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Article: Critter Delays

Gulfstream Eight Charlie Charlie, go around. The airport is temporarily closed.

Also labeled: Features, Pilot Talk

Article: From The Editor: Over Water

It never seems to matter what headset I'm wearing—when I'm flying over a large stretch of water, I can hear every single sound that the engine makes. ...

Article: Should We Rely On GPS?

Ido some post-maintenance test flying for a Cessna 300/400 shop in Long Beach, and a month or so back, I got a call to fly a 421 just coming out of an annual inspection. ...

Article: Battle Over Frigid Seas

Aviation has always been a part of my life, but only recently has it become my profession. (function(){ var flashvars = {affiliateSiteId:"85996", widgetId:"495443", mediaType_mediaID:"video_1609639", width:"420",...

Article: Sharing General Aviation

Working for Uncle Sam in Naples, Italy, prevents me from often seeing my family in the U.S.

Article: Accepting A Bad Situation

While a pilot needs to evaluate the consequences of making any decision, he or she needs to know that revising a decision is likely to make a bad situation even worse. ...

Article: Light-Sport Chronicles: Profiles In Vision, Randall Fishman

In 2007, a man no one in aviation had ever heard of walked onto the field at Oshkosh, strapped himself into a motorized hang-glider trike and took off. ...

Article: Lightning!

Perhaps the most active thunderstorm area of the world is Darwin, Australia.

Article: Excellence In Execution

I've dedicated my entire adult life to the art form of air-show flying.

Article: Getting A Few Winks

Secretary of Transportation Ray LaHood and FAA Administrator Randy Babbitt led the outcry of indignation when news broke that the lone controller on the overnight shift at Reagan National Airport (DCA) in Washington had fallen asleep

Article: Light-Sport Chronicles: The “Stork” Flies Again

Weird, cool, authentic, bizarre, eccentric, spectacular: so begins my Adjective Hit Parade to describe the Criquet Storch.

Article: From The Editor: When Weather Gets In The Way

Each cross-country flight is an adventure, but when things don't go as planned, it doesn't have to become a misadventure.

Article: Low Level By Columbia

What had begun as a simple, 4,500 nm, late-winter ferry flight in a capable airplane had deteriorated to an ignominious retreat.

Article: Emergency Maneuver Training Changed My Life

While working as a waitress at the local airport restaurant, I met and married the owner of CP Aviation, Clay Phelps.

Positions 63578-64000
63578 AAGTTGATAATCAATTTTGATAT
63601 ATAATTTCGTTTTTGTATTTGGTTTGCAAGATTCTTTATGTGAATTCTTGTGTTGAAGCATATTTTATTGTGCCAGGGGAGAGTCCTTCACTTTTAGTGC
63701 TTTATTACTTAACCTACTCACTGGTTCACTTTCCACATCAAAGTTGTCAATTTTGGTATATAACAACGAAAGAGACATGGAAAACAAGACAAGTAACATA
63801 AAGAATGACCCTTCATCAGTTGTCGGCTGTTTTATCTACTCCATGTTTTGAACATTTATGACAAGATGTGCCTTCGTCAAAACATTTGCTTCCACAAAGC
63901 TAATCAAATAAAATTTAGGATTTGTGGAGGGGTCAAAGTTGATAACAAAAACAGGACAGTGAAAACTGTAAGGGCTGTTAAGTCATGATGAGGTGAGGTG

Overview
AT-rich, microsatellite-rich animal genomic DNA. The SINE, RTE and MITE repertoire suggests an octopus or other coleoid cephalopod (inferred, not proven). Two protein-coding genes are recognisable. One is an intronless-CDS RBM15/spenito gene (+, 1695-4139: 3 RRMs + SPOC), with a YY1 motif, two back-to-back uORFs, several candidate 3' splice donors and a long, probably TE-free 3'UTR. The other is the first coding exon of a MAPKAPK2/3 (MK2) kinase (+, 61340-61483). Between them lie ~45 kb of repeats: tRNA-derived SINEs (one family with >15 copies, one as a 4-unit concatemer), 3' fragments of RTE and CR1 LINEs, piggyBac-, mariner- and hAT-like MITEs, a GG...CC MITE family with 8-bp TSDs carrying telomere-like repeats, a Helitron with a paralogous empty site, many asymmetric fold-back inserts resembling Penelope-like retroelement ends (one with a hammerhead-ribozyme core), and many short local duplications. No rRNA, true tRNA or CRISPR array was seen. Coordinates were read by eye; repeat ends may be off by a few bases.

Article: Light-Sport Chronicles: Scoping The Numbers

Every year about this time, I like to catch up with Mike Adams, the ever-helpful Vice President of Underwriting at Avemco Insurance Company, to take a gander at LSA accident trends.

Article: How Tight Is Tight?

Prominent on its list of Most Wanted Safety Improvements for 2011 is an assessment by the NTSB that the FAA needs to speed up improvements to procedures and equipment in order to help eliminate runway incursions.

Article: Destination Unclear

The little Piper PA-22 lifts off in a fraction of the runway at Council (K29), 60 miles east-northeast of Nome in western Alaska.

Article: Jack

We were somewhere in the middle of the desert heading for my daughter's when my cell phone rang.

Also labeled: Features, Pilot Talk

Article: Inspiration To Africa

During World War II, I was a ferry pilot, flying military aircraft for the Air Transport Auxiliary (ATA).

Article: When Not To Go

There's a sign-in guestbook in the pilot's lounge at Avitat in Bangor, Maine, that contains the names and missions of most of the international ferry pilots who have come through here in the last 30 years.

Article: From The Editor: Cross-Country

No matter how much you love to fly, 14 hours of flight in one day is a long time. That's how long it took Cirrus pilot Matt Bergwall and me to return to California from Sun 'n Fun.

Article: I Do It Because...

"I fly because it releases my mind from the tyranny of petty things." —Antoine de Saint-Exupéry

Also labeled: Features, Pilot Talk

Article: Adding Air Bags And Harnesses In The Air

Prominent on its list of Most Wanted Safety Improvements for 2011 is an assessment by the NTSB that the FAA needs to speed up improvements to procedures and equipment in order to help eliminate runway incursions.

Article: Always A Student

Would today be the day? I had been taking lessons for several weeks, and I knew that one day soon, my instructor Andy would get out of the airplane, and let me fly solo. I had even worn a special T-shirt for the last three lessons, with the hope that...

Article: From The Editor: Super Owner

Michelle Kole wasn’t sure what kind of airplane she wanted to own.

Article: There’s No Such Thing As Tailwinds

I know what some of you may be thinking. Bill Cox has finally gone off his rocker.

Article: From Spitfires To Mosquitoes

During World War II, I was a ferry pilot, flying military aircraft for the Air Transport Auxiliary (ATA).

Article: Keeping It Real

I’m weaving my Bell Jet Ranger helicopter through the labyrinthine Hong Kong skyline.

Article: Cub Butt

The contradictions between the Cirrus and my normal ride couldn’t have been more extreme if I had been in the space shuttle.

Also labeled: Features, Pilot Talk

Article: Light-Sport Chronicles: Flight Of The Navigator

It’s the Babe Ruth of airplanes, the home-run standard against which we measure and judge all other airplanes whose company we’ll ever have the pleasure to keep.